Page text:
Now that I've had the second revision of iPhone software for a month and an iPhone 3G for two weeks, I've had time to live in the promised land of locative media. Applications on my iPhone allow me to annotate the area I'm in and read notes by other users, to locate my friends, to see what Flickr images were taken in the area, what restaurants, gas stations, or whatever are nearby, or look up the area I'm in on Wikipedia.
So finally this sort of technology is here in easy-to-use form on a mass-market handheld product. In anticipation of this being the "next big thing," it seems, there has been a rush toward locative media, mobile Internet platforms, and ubiquitous computing. First the dot.com boom, then Web 2.0, now the mobile, locative net.
But having this stuff in my hand is deeply anticlimatic. Retrieving information tied to a location is turning out not to have much of an impact on my perception of it. Maybe in a few years, when the amount of geotagged data out there is huge (I dream of chow.com being geotagged) and aggregatable (right now information is divided up between different information providers—Yelp, Flickr, Wikipedia, etc.—and searches need to be made repeatedly) things will be different, but I doubt it. Walter Benjamin's old dream of being able to see a place's history superimposed upon it seems to have come too late.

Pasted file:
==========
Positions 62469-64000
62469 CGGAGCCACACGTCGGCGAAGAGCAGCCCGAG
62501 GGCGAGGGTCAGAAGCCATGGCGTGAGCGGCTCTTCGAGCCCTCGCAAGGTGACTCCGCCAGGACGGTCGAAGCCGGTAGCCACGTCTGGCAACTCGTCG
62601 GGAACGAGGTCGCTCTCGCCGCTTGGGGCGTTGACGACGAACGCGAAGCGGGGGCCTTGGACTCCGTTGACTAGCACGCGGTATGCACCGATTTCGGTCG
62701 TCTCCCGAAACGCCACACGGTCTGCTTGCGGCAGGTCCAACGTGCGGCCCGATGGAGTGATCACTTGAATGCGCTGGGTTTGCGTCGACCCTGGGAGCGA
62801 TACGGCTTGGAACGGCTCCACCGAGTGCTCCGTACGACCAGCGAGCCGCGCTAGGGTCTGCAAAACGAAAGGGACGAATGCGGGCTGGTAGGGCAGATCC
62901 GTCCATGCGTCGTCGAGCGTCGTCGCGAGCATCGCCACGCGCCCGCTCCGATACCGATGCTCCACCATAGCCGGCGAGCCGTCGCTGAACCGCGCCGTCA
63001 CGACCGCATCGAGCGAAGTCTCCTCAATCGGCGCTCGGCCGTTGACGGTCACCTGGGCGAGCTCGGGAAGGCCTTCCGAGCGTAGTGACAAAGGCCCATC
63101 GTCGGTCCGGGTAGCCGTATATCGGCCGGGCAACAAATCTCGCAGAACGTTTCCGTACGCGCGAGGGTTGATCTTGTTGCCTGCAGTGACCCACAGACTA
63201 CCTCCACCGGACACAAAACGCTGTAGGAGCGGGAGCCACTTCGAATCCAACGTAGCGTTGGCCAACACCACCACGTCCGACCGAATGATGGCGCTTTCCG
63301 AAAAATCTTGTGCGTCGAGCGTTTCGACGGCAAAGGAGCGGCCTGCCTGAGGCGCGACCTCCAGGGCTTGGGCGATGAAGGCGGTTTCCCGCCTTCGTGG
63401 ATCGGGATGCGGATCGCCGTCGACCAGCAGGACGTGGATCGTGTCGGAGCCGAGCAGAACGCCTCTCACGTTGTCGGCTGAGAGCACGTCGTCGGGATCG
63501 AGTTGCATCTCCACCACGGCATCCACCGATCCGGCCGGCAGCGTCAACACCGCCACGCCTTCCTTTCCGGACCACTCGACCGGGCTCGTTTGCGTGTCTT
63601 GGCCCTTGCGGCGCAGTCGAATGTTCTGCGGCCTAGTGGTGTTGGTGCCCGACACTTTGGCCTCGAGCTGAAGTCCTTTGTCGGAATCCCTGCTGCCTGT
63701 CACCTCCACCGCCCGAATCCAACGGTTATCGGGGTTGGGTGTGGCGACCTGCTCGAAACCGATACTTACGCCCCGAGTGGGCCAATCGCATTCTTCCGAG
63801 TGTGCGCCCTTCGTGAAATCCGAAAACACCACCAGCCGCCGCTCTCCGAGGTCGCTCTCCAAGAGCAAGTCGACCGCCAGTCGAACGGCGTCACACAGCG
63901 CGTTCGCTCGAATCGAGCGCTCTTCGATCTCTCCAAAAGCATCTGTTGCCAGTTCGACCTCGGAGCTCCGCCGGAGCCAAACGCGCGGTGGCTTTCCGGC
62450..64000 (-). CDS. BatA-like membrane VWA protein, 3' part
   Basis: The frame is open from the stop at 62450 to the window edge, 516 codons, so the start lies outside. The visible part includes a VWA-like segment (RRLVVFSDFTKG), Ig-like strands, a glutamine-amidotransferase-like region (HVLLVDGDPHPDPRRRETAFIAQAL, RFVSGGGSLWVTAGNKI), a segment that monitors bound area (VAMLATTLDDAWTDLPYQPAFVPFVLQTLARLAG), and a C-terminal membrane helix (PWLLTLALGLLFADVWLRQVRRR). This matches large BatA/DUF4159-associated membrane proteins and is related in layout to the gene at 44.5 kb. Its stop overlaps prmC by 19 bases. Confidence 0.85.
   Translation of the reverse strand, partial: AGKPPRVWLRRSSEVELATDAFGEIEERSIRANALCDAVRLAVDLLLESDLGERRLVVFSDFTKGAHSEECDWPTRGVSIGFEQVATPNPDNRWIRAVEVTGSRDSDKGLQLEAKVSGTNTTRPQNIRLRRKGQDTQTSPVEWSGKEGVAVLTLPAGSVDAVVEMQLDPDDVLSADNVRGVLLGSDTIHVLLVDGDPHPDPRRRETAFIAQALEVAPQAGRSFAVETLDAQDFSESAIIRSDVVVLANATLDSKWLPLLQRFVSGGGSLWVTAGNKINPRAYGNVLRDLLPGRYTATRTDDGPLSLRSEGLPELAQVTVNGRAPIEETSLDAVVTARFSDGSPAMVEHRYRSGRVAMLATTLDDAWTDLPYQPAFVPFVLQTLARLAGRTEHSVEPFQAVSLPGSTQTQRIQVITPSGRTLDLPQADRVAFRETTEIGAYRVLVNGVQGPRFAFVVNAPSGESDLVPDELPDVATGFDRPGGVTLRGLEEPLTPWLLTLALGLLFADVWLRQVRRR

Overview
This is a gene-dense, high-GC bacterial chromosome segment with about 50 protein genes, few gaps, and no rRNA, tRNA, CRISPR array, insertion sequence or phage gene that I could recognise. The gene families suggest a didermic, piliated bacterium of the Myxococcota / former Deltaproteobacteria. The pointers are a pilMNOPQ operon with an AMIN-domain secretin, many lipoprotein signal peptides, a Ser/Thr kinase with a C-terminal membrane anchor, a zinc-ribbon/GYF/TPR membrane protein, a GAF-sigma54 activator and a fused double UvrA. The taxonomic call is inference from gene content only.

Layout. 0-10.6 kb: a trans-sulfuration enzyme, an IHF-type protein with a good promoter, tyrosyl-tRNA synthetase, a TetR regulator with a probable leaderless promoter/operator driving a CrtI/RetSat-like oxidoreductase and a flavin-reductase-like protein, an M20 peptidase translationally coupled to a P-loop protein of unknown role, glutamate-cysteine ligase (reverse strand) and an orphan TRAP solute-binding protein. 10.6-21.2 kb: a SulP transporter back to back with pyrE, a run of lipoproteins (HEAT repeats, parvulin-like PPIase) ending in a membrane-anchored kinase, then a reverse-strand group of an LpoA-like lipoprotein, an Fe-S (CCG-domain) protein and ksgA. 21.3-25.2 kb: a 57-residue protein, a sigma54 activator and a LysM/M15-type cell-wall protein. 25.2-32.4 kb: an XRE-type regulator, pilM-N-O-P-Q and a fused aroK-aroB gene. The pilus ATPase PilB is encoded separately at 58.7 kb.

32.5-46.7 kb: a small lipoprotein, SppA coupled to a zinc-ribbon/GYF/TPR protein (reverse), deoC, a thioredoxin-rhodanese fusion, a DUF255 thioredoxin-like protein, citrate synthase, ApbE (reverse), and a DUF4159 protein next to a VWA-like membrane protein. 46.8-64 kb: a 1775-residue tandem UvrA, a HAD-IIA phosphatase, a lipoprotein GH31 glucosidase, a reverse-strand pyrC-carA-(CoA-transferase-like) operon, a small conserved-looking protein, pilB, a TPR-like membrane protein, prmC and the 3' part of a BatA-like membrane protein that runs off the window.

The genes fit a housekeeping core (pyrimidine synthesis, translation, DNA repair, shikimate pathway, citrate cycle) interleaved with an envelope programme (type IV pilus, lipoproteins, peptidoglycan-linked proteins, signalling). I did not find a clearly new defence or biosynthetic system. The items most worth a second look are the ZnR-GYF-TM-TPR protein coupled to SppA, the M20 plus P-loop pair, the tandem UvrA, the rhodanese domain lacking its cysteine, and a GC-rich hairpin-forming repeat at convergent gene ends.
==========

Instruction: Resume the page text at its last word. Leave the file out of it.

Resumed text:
I apologize for the disagreement or depression the next statement will induce in developers (and architects), but my sense is that now, of all times in recent history, developing new technologies is a backwards move. Our ability do retrieve infromation is all but ubiquitous now. The real developments are going to be in the way that society changes—in terms of finance, sexuality, politics, urbanism and so on—and these kind of transformations are going to be bottom-up. The horoscope for savvy developers, then, is to carefully tune what you're already doing, but find ways to tread water. We've had a tremendous technological run. The next few years are going to be a plateau. If I'm correct that we have yet to see the economy tank, then it might be a decade of this.
With that in mind, it's time to begin scratching out the outline for the Network Culture book in what remains of the summer. I hope that much of that can be done on the blog, but time will tell.